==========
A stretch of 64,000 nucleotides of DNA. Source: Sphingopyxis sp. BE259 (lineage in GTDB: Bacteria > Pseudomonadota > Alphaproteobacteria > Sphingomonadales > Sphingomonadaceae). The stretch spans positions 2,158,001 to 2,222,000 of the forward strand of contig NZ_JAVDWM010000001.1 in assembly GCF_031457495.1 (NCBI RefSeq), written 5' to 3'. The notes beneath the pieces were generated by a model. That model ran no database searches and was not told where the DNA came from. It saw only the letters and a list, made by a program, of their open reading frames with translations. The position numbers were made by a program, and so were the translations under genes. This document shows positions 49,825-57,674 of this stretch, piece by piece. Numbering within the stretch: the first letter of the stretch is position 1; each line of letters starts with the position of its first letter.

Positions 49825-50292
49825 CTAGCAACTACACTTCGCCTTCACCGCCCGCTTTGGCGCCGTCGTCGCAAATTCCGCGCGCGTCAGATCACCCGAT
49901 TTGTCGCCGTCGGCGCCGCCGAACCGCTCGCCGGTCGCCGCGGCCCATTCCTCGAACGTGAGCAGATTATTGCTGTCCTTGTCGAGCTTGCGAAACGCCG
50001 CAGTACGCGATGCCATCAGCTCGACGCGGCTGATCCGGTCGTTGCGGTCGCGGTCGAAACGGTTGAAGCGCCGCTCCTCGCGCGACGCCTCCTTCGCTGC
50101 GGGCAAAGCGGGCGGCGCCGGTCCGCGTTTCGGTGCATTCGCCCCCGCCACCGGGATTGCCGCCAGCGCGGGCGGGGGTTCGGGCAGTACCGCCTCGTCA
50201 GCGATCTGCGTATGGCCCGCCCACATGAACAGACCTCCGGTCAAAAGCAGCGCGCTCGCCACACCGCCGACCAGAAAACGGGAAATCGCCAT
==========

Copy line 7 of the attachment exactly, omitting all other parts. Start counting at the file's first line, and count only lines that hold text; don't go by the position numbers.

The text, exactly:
50201 GCGATCTGCGTATGGCCCGCCCACATGAACAGACCTCCGGTCAAAAGCAGCGCGCTCGCCACACCGCCGACCAGAAAACGGGAAATCGCCAT